Joseph Epstein

In his 1928 essay “The Critic Who Does Not Exist,” Edmund Wilson asked a question that was pleading to be asked: “How is it possible for our reviewing to remain so puerile?” He then offered this typically Wilsonian observation: “When a new book of American poetry or a novel or other work of belles lettres appears, one gets the impression that it is simply given to almost any well-intentioned (but not even necessarily literate) person who happens to present himself; and this person then describes in a review his emotions upon reading the book.”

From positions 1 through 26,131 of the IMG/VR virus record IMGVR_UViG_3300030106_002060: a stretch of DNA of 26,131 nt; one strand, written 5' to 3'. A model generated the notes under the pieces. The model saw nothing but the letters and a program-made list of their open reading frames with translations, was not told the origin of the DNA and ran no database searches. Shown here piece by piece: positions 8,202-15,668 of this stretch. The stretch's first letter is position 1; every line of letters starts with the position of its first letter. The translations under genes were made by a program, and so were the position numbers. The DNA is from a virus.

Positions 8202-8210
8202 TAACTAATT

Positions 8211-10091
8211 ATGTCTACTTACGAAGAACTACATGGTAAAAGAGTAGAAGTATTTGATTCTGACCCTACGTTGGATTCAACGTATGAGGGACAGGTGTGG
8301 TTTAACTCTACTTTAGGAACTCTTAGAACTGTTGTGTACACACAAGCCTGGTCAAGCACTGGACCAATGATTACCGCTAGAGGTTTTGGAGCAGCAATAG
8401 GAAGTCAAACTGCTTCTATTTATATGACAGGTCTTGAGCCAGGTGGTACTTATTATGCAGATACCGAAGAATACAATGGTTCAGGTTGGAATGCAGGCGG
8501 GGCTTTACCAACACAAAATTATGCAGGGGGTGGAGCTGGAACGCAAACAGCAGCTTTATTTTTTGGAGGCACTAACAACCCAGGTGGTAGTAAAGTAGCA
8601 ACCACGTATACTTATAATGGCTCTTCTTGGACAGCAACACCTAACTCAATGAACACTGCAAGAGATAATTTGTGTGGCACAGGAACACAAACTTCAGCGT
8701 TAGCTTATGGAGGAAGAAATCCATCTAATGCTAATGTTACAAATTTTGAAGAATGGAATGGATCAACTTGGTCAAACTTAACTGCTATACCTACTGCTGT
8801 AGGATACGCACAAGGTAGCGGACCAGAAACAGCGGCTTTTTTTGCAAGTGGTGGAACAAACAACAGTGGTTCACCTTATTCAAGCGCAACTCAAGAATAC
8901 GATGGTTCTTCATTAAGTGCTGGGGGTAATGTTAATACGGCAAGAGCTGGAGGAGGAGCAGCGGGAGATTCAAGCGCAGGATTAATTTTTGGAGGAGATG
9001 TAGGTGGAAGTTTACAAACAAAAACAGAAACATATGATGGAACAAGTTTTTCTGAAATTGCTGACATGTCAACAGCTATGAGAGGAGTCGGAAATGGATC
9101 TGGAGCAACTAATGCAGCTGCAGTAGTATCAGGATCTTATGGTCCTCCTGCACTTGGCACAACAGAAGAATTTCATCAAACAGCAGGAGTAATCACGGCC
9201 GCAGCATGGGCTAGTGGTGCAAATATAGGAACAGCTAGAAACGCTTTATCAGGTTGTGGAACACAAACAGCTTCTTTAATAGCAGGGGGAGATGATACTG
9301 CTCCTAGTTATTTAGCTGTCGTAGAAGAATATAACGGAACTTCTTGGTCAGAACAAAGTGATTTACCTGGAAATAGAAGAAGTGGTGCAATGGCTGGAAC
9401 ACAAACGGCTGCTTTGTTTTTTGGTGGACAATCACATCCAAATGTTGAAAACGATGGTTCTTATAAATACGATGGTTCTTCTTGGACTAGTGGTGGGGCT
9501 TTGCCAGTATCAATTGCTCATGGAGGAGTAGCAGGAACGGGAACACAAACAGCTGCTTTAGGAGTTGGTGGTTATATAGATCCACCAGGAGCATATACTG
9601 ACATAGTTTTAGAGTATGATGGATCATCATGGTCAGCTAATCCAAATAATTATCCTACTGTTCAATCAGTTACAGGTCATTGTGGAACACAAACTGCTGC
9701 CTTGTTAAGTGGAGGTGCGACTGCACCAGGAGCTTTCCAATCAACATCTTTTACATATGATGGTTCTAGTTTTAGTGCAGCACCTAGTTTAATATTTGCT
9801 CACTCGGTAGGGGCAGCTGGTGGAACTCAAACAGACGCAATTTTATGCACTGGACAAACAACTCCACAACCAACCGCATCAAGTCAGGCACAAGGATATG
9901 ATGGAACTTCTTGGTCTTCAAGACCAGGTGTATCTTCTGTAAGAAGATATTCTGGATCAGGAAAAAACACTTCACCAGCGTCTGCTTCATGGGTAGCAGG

If that was true in 1928, glance around to see how much truer it is now. The average reviewer’s idea o ...